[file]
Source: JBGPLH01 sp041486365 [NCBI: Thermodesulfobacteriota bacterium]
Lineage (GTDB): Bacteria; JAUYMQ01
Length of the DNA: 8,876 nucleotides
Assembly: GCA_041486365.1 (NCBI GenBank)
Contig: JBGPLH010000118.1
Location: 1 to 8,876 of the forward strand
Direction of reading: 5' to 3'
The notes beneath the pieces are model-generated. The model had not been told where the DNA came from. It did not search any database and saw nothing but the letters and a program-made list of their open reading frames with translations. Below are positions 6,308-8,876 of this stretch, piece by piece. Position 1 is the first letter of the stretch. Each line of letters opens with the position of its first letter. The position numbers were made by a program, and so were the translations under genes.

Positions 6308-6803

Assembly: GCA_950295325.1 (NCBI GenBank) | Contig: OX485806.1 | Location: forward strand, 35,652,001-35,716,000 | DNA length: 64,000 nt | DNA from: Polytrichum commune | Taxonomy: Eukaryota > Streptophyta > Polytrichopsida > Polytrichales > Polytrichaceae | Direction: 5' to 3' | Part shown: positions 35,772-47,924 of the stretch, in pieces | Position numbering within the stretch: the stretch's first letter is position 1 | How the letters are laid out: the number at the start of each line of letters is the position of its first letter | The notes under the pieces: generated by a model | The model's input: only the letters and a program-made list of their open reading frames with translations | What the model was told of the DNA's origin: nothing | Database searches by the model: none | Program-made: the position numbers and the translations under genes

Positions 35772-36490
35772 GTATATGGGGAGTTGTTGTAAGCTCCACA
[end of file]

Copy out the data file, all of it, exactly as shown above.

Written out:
Source: JBGPLH01 sp041486365 [NCBI: Thermodesulfobacteriota bacterium]
Lineage (GTDB): Bacteria; JAUYMQ01
Length of the DNA: 8,876 nucleotides
Assembly: GCA_041486365.1 (NCBI GenBank)
Contig: JBGPLH010000118.1
Location: 1 to 8,876 of the forward strand
Direction of reading: 5' to 3'
The notes beneath the pieces are model-generated. The model had not been told where the DNA came from. It did not search any database and saw nothing but the letters and a program-made list of their open reading frames with translations. Below are positions 6,308-8,876 of this stretch, piece by piece. Position 1 is the first letter of the stretch. Each line of letters opens with the position of its first letter. The position numbers were made by a program, and so were the translations under genes.

Positions 6308-6803

Assembly: GCA_950295325.1 (NCBI GenBank) | Contig: OX485806.1 | Location: forward strand, 35,652,001-35,716,000 | DNA length: 64,000 nt | DNA from: Polytrichum commune | Taxonomy: Eukaryota > Streptophyta > Polytrichopsida > Polytrichales > Polytrichaceae | Direction: 5' to 3' | Part shown: positions 35,772-47,924 of the stretch, in pieces | Position numbering within the stretch: the stretch's first letter is position 1 | How the letters are laid out: the number at the start of each line of letters is the position of its first letter | The notes under the pieces: generated by a model | The model's input: only the letters and a program-made list of their open reading frames with translations | What the model was told of the DNA's origin: nothing | Database searches by the model: none | Program-made: the position numbers and the translations under genes

Positions 35772-36490
35772 GTATATGGGGAGTTGTTGTAAGCTCCACA